It's difficult to create a play based on a theoretical position rather than plot or character. The company, under the direction of Obie Award-winner Robbie McCauley, meets the challenge with only partial success. As the play opens, two narrator figures (Audrey Amey and Marc Goldhaber) begin a lecture, promising to take us on a journey through axiology (the study of values). They engage the audience--or rather, cast members planted among the audience--in a discussion of race relations, the origins of cultures, and survival tactics. Although an attempt is made to keep this section lively and humorous, excessive clowning and over-the-top portrayals instead create a simplistic impression.
Far more successful are parallel scenes occurring in the present and the past. For example, there is a scene in which an African-American mother berates and belittles her son after the boy inadvertently lets his basketball fall in the area of a white woman, despite the fact that the woman says it's okay and even praises the boy's athletic ability. Immediately afterwards, the same actors play a similar scene set during the slavery era and showing the origins of the mother's conduct. It is necessary for the mother to punish the child because the father is punished by the white master as a result of the son's behavior, and the son needs to realize the consequence of his actions. At the same time, the mother must discourage the boy from displaying too much talent, as that could lead to him being sold off to another plantation. These are learned behaviors, passed on from generation to generation.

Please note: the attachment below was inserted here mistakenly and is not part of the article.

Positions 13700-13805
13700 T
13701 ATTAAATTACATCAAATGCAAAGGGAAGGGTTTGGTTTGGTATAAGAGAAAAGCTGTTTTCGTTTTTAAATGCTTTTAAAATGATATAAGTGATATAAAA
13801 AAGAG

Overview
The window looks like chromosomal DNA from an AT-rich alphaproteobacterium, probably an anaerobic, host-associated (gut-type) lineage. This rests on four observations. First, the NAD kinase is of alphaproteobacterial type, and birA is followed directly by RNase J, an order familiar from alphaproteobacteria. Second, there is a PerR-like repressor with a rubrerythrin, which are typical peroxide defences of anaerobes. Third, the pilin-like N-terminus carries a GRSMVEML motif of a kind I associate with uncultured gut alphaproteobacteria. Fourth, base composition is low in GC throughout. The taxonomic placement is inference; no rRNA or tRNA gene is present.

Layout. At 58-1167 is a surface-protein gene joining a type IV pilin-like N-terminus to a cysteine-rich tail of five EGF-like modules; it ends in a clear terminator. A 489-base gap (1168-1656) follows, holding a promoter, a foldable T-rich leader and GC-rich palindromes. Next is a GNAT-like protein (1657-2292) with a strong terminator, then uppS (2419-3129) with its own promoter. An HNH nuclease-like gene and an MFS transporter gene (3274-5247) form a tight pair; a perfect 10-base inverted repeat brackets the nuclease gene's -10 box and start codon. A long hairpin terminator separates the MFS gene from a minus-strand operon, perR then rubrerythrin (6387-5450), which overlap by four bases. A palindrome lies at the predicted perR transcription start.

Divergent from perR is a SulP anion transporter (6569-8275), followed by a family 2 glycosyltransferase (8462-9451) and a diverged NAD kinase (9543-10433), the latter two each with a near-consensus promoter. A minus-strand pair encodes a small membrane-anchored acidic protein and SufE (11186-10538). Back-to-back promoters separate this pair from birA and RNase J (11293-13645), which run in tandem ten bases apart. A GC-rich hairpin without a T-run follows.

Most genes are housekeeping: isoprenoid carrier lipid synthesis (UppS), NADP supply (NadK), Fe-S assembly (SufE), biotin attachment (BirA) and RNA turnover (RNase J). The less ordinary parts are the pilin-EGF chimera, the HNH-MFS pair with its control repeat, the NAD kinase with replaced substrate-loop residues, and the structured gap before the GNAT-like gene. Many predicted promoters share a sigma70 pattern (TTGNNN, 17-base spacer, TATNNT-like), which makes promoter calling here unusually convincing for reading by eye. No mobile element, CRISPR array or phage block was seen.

Critical to the effectiveness of the play's central argument is the narration provided by William Lynch (Goldhaber), an 18th-century white slave owner who instructs others on how to control their slave populations--not just for immediate use, but for future generations. Central to this method of control is the breaking of the spirit of the African female. If this breaking process is successful, Lynch argues, then she will teach her sons to grow up outwardly strong but inwardly weak and her daughters to accept the hierarchies and limitations of their position.
The talented members of the ensemble cast throw themselves wholeheartedly into the production. An exhilarating dance number performed by some of the African-American members of the company serves as welcome relief from the dense theoretical arguments of the piece. The number is made all the more potently theatrical and emotionally wrenching by its abrupt conclusion, heralded by the sound of a slave owner's whip.
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